All that glitters…
My King, thank You that though You are above all, You use Your power to love and serve.
Read ESTHER 1:1–22
 This is what happened during the time of Xerxes, the Xerxes who ruled over 127 provinces stretching from India to Cush:  At that time King Xerxes reigned from his royal throne in the citadel of Susa,  and in the third year of his reign he gave a banquet for all his nobles and officials. The military leaders of Persia and Media, the princes, and the nobles of the provinces were present.  For a full 180 days he displayed the vast wealth of his kingdom and the splendor and glory of his majesty.  When these days were over, the king gave a banquet, lasting seven days, in the enclosed garden of the king’s palace, for all the people from the least to the greatest who were in the citadel of Susa.  The garden had hangings of white and blue linen, fastened with cords of white linen and purple material to silver rings on marble pillars. There were couches of gold and silver on a mosaic pavement of porphyry, marble, mother-of-pearl and other costly stones.  Wine was served in goblets of gold, each one different from the other, and the royal wine was abundant, in keeping with the king’s liberality.  By the king’s command each guest was allowed to drink with no restrictions, for the king instructed all the wine stewards to serve each man what he wished.  Queen Vashti also gave a banquet for the women in the royal palace of King Xerxes.  On the seventh day, when King Xerxes was in high spirits from wine, he commanded the seven eunuchs who served him-Mehuman, Biztha, Harbona, Bigtha, Abagtha, Zethar and Karkas-  to bring before him Queen Vashti, wearing her royal crown, in order to display her beauty to the people and nobles, for she was lovely to look at.  But when the attendants delivered the king’s command, Queen Vashti refused to come. Then the king became furious and burned with anger.  Since it was customary for the king to consult experts in matters of law and justice, he spoke with the wise men who understood the times  and were closest to the king-Karshena, Shethar, Admatha, Tarshish, Meres, Marsena and Memukan, the seven nobles of Persia and Media who had special access to the king and were highest in the kingdom.  “According to law, what must be done to Queen Vashti?” he asked. “She has not obeyed the command of King Xerxes that the eunuchs have taken to her.”  Then Memukan replied in the presence of the king and the nobles, “Queen Vashti has done wrong, not only against the king but also against all the nobles and the peoples of all the provinces of King Xerxes.  For the queen’s conduct will become known to all the women, and so they will despise their husbands and say, ‘King Xerxes commanded Queen Vashti to be brought before him, but she would not come.’  This very day the Persian and Median women of the nobility who have heard about the queen’s conduct will respond to all the king’s nobles in the same way. There will be no end of disrespect and discord.  “Therefore, if it pleases the king, let him issue a royal decree and let it be written in the laws of Persia and Media, which cannot be repealed, that Vashti is never again to enter the presence of King Xerxes. Also let the king give her royal position to someone else who is better than she.  Then when the king’s edict is proclaimed throughout all his vast realm, all the women will respect their husbands, from the least to the greatest.”  The king and his nobles were pleased with this advice, so the king did as Memukan proposed.  He sent dispatches to all parts of the kingdom, to each province in its own script and to each people in their own language, proclaiming that every man should be ruler over his own household, using his native tongue. Scripture taken from the THE HOLY BIBLE, NEW INTERNATIONAL VERSION, NIV Copyright © 1973, 1978, 1984, 2011 by Biblica, Inc.® Used by permission. All rights reserved worldwide.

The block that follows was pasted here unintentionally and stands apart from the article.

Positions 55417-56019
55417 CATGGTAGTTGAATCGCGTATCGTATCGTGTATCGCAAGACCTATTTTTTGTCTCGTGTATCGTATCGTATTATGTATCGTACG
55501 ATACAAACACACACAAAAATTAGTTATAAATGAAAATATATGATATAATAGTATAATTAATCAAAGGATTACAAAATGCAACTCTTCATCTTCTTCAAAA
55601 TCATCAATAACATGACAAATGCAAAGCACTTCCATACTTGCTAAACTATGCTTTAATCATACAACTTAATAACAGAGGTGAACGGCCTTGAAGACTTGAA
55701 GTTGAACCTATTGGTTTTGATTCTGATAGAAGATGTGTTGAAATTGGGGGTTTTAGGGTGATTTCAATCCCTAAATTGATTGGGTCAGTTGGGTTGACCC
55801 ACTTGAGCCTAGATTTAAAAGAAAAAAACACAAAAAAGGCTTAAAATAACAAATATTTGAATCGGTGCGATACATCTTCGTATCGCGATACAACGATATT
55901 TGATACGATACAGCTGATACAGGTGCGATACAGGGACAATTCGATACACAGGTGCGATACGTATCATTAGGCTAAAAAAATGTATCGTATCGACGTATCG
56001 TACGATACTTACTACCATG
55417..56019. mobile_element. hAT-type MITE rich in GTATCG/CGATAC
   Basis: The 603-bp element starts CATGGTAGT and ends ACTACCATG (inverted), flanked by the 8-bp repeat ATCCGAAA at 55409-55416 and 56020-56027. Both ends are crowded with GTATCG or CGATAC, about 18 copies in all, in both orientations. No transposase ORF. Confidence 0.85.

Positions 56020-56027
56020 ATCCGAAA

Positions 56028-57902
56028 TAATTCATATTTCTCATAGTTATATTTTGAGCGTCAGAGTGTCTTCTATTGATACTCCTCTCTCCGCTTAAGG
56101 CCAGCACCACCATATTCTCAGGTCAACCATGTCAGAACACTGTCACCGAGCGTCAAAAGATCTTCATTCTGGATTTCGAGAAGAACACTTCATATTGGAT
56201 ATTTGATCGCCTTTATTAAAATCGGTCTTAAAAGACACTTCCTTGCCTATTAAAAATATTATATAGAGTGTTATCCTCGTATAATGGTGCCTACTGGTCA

ReflectHow did Vashti respond to the king’s request?
He’d got it all! Fabulous wealth, a beautiful wife, riches beyond imagination, adoring servants and subjects… King Xerxes was powerful. But these verses also reveal a proud, weak, self-centered, foolish show-off. His tantrum (12,15) would end in tears—and not just Vashti’s! This adoration of wealth and celebrity is familiar in our society too. Is it just other people who get caught up in this? Vashti might have been queen, living in luxury and honored by all. Yet, in reality, she was little more than an object, one more beautiful possession for the king to show off (10,11). We might cheer as Vashti refuses to be paraded before the king’s drunken male guests (7,8,12). Her understandable but high-risk (16,17) stance could have made King Xerxes a laughingstock. His weak compliance with his guests results in disaster for Vashti (19)—and potentially all other women (20,22). But, in the big story of the Bible, this episode opens up the way for Esther to come to power (19). With grace and beauty, she would show courage and strength in a different way from Vashti’s. God was at work and Esther was ready to cooperate with him.
Do an intentional act of service, but do it in a way that will not be recognized by anyone of “importance.”
Lord God, You are my King. Help me to put down selfish ambition and seek to serve and exalt You.